15. An electrical connector comprising:
a connector housing having a first surface with a center portion, the center portion having a circular periphery; and,
a set of contacts disposed radially around the center portion of the connector housing and accessible through a set of openings in the first surface of the connector housing, the set of contacts configured to couple to a matching set of contacts on an oppositely mated electrical connector to form a mechanically interlocked electrical connection wherein:
(1) each contact in the set of contacts has a first end and a second end, and both the first end and the second end are hidden within the set of openings and one of the first end and the second end is angled inward towards the center portion,
(2) the mechanically interlocked electrical connection is formed with at least one of the contacts in the set of contacts containing a curved portion that is adapted to substantially mirror an oppositely curved portion on a matching contact in the matching set of contacts in the oppositely mated electrical connector, and,
(3) when the electrical connector is mated with the oppositely mated electrical connector, the set of contacts together exert a radial mechanical force for engaging the matching set of contacts.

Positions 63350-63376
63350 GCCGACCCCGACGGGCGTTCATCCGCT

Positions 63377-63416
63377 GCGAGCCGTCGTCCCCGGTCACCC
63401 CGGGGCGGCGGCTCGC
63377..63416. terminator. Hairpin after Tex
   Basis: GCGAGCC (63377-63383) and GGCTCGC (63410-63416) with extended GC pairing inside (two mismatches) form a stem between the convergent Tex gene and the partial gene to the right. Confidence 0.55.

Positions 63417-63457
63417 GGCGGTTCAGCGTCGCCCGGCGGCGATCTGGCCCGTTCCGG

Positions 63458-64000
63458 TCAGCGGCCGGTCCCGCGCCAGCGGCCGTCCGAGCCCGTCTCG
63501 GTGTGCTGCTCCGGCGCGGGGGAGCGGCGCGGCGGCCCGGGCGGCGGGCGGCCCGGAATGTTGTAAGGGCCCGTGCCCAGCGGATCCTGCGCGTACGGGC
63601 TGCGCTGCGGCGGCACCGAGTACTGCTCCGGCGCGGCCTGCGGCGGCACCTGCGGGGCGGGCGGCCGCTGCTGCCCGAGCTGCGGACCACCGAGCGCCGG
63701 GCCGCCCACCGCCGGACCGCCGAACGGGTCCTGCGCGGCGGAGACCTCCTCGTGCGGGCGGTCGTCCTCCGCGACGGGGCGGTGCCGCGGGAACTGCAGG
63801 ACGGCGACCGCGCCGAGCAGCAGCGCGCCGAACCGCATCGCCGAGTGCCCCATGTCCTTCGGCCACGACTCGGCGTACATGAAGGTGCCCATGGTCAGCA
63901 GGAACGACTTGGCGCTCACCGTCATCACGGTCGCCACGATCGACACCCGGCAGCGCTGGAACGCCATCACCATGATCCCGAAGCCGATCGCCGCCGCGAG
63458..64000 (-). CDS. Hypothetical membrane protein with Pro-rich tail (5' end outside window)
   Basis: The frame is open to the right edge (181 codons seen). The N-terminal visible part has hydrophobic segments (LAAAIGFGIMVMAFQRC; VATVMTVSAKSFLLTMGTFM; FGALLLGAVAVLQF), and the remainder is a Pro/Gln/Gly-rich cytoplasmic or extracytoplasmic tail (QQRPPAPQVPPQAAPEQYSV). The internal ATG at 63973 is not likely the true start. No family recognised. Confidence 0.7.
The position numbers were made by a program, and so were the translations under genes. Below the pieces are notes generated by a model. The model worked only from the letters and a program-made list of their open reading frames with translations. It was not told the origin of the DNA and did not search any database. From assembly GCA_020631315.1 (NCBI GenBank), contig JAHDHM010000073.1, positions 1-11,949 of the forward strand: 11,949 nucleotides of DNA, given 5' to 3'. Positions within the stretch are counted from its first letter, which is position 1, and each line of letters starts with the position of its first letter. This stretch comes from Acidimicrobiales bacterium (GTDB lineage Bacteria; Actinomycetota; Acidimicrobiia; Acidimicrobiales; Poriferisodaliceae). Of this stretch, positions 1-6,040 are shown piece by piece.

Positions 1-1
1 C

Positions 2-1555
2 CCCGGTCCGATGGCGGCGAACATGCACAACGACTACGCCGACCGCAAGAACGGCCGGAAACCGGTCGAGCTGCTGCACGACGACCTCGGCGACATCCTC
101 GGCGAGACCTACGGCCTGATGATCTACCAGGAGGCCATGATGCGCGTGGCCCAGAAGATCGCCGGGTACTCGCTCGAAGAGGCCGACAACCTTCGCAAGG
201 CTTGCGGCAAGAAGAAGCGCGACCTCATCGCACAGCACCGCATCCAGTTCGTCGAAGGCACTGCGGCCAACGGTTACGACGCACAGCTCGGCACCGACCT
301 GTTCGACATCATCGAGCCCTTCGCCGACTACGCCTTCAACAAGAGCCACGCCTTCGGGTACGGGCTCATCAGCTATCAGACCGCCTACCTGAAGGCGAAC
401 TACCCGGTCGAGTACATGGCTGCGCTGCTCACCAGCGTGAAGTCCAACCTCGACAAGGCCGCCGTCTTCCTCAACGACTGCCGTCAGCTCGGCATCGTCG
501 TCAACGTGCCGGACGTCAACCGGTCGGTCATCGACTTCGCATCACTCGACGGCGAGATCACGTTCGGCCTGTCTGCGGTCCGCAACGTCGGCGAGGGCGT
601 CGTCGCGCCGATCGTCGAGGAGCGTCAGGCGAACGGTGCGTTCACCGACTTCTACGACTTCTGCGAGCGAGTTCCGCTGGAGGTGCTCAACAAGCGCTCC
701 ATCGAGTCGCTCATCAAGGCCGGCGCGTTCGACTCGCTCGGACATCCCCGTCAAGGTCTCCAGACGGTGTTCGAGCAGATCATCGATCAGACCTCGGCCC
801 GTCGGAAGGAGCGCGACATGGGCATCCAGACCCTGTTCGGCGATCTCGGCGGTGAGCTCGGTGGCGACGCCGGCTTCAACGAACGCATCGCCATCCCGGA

Description
FIELD OF THE INVENTION

This invention relates to the field of use of connectors. More particularly, the present invention relates to a circular connector system for electronic devices.

BACKGROUND

Currently, devices such as computer systems and peripherals, consumer electronic devices, and other electronic devices are connected to each other through the use of cables. In some cases, multiple cables are used to connect these devices, which can tangle and disconnect. Often, when devices are stacked on top of each other, long cables are extraneous and cause more clutter than is necessary.

An exemplary system that exists for eliminating or reducing the use of cables uses a rack-type of structure with pre-existing slots, shelves or grooves to hold a fixed number of devices, and a set of connectors on a backplane used to connect to each device as they are inserted. Each device has one or more connectors on a back plate of the device that connect to a corresponding number of connectors in the set of connectors on the backplane of the rack. The rack contains one input/output connector on the back of the rack that is connected to all the connectors on the backplane. One drawback to the rack system is that when the number of devices to be interconnected exceeds the number of slots in the rack, the system is expandable only by adding another rack or modifying the existing rack. Also, as the connection between the device and the rack is often hidden from the user's view as it is being made, misaligned connections are not readily apparent. Connections can also be faulty where devices are not fully inserted, leaving connectors between the devices and the rack only partially mated.

Thus, a connector system that solves one or more of the above problems is desirable.

BRIEF DESCRIPTION OF THE DRAWINGS

The system is illustrated by way of example and not limitation in the figures of the accompanying drawings in which like references indicated similar elements and in which: